2016 ATS Sport Dieci
Revived in 2012 after a 47-year hiatus, Automobili Turismo e Sport (ATS) took the lightweight sports car market by storm with the Sport, an affordable, no-nonsense barchetta with the looks of a prototype race car and just enough safety features to make it street-legal in certain markets. For 2016, ATS introduced numerous updates for the Sport lineup, but more importantly, it launched a new entry-level variant that can be raced in FIA events straight from the factory.
The model in question is dubbed "Dieci," which is Italian for "ten," and is eligible to compete in any Italian and European racing championship due to its CSAI- and FIA-approved gear. Moreover, it’s the most affordable race-ready Sport yet and the first to feature an engine that displaces less than 1.3 liters.
The new Sports Dieci will hit the market in the first half of 2016, but there’s no specific word as to where it will be sold. Don’t get your hopes up on seeing the Dieci on North American tracks anytime soon, as ATS has yet to establish a dealer network here.
Continue reading to learn more about the ATS Sport Dieci.
2016 ATS Sport Dieci
Transmission:6 speed sequential
Horsepower @ RPM:490
0-60 time:3 sec.
Top Speed:200 mph (Est.)
Styling-wise, the Dieci is not very different from other ATS Sport models. This isn’t surprising, though. ATS has already found the perfect aerodynamic shape for its sports cars, so keeping the body panels identical means significantly reduced costs, which translates into lower prices and access to a wider audience. Still, with the Dieci being a race car, the Italians had to make certain modifications, which are noticeable upon closer inspection.
With the Dieci being a race car, the Italians had to make certain modifications, which are noticeable upon closer inspection.
Up front, the Sport’s standard flat nose has been replaced by an F1-style unit, while the areas between the fenders feature two large outlets that send air to the front brakes. On top of having a sharper, more aerodynamic nose, the front hood is also flatter between the fenders, which also improves air flow toward the rear. The massive splitter appears to be a tad thinner. The fenders were also reshaped just above the wheels, while the headlamps were removed to further enhance aerodynamics.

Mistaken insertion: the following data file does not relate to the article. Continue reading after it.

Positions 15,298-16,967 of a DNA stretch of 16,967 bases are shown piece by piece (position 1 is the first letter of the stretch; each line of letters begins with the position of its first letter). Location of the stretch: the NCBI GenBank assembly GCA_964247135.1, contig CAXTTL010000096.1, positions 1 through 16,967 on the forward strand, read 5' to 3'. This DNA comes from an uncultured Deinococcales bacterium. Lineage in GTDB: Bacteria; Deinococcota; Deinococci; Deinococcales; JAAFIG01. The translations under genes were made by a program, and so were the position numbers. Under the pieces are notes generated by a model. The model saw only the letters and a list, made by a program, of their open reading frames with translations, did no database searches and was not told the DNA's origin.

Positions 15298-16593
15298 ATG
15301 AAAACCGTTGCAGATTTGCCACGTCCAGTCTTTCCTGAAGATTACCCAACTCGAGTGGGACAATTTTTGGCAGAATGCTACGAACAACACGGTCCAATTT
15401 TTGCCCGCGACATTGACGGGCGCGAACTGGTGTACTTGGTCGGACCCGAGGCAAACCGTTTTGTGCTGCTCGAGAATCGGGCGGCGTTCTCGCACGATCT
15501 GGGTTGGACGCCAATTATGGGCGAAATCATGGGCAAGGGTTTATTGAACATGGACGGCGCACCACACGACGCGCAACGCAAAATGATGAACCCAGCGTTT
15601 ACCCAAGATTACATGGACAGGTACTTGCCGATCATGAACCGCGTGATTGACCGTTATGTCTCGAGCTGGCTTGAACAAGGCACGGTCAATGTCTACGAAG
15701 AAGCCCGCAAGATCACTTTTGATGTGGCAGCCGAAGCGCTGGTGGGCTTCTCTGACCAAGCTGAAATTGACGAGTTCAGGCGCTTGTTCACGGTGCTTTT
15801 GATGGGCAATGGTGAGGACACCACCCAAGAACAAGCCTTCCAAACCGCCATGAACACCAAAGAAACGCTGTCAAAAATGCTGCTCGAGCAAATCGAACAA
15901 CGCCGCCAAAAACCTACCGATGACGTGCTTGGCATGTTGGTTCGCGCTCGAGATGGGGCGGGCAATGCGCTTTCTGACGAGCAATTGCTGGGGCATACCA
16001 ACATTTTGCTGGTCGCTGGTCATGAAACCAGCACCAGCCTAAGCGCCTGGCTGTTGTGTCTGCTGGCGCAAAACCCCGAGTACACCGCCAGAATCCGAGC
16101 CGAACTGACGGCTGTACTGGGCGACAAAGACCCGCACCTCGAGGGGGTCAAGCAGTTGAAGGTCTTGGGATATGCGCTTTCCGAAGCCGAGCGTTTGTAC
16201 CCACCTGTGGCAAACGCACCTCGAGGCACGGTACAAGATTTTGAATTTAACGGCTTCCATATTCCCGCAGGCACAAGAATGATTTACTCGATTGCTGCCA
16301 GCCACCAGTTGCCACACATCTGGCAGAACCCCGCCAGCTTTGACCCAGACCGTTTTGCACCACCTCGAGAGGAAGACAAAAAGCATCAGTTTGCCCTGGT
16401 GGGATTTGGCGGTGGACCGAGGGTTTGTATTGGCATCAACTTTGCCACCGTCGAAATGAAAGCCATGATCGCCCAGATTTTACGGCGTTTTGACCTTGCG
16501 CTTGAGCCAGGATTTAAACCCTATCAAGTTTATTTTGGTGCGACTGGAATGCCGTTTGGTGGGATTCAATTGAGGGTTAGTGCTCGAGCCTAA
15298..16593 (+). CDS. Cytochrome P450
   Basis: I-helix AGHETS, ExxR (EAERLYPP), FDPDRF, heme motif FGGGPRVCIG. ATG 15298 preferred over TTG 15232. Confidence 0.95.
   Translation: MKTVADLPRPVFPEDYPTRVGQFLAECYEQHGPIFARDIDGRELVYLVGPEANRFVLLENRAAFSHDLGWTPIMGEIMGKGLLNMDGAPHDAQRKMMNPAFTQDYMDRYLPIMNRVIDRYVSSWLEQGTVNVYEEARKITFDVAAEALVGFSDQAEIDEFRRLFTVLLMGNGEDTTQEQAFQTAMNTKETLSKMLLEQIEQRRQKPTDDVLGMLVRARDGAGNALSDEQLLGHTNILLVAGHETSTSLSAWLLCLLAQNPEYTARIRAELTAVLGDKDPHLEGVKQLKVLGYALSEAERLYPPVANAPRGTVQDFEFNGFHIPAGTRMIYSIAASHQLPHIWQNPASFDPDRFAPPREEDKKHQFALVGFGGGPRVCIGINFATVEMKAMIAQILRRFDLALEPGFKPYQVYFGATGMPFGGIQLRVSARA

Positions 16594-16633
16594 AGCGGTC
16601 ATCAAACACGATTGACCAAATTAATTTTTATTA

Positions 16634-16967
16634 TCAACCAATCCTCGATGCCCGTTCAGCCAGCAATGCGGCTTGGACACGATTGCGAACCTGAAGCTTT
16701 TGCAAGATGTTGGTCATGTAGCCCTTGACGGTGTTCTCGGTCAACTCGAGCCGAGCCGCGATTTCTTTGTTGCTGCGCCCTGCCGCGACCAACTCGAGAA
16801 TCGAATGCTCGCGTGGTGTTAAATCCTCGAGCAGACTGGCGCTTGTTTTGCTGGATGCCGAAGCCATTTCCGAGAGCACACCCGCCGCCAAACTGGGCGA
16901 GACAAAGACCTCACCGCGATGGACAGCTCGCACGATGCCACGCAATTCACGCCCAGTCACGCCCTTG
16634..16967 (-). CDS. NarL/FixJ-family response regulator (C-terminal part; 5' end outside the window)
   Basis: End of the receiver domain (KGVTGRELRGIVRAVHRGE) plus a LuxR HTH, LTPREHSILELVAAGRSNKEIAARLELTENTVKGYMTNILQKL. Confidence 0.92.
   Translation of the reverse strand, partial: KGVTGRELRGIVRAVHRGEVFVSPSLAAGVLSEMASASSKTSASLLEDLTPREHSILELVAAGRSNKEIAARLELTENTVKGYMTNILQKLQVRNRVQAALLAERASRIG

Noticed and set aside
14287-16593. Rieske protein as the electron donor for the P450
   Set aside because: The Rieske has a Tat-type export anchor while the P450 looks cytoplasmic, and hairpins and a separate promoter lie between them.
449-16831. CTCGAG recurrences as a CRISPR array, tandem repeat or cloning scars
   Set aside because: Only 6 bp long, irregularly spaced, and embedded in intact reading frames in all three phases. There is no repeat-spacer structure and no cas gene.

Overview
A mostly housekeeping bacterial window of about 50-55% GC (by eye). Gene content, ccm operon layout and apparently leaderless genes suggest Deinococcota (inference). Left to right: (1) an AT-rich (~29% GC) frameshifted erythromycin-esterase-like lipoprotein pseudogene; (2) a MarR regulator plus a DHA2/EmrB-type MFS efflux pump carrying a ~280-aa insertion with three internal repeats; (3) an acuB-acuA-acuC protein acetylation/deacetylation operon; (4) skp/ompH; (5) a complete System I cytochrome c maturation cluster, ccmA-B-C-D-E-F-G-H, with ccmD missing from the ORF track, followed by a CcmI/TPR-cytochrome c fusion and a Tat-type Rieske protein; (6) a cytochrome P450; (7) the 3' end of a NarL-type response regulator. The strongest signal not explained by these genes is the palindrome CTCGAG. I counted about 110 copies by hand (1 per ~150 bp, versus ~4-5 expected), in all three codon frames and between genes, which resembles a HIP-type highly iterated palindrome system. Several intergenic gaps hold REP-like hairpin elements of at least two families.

Moving onto the sides, the Dieci sports new side skirts and revised rear fenders. The wheels have the same design as the 2015-spec ATS Sport, but they’re probably made from lighter materials. Unlike the standard model, they come wrapped in race-spec tires as standard. Around back, ATS simplified things by removing the taillights and cutting holes in the fascia. Also, the Italians replaced the standard diffuser with a simpler one that lacks the center-mounted fins and added more solid struts for the massive wing. Finally, the engine hood got new vents and a redesigned scoop.
Aero modifications aside, ATS also developed a fiberglass reinforced plastic (GRP) body divided into three parts that are easily removable with quick-coupling connectors. This is extremely valuable in the pits, where mechanics need to be able to replace and repair parts as quickly as possible.
Granted, the ATS Sport Dieci might not be a pretty sight, but these modifications should make it quick and nimble around just about any race track.
ATS didn’t have much to say about the cockpit, but that’s because it didn’t make many changes compared to the road-legal car. While the Sport might be street-legal in certain countries, it’s still a full-fledged race car that can be taken to the track any day of the week.
The screen is now integrated into a carbon-fiber dash that includes three buttons, a knob, and a switch.
The Sparco steering wheel and the display that acts as an instrument cluster are identical to those seen on the standard Sport. However, the screen is now integrated into a carbon-fiber dash that includes three buttons, a knob, and a switch. Instead of the usual two seats, the Dieci comes only with a driver seat, which is equipped with Sparco-made harnesses. The seat is as light as they get and it is bolted onto the floor.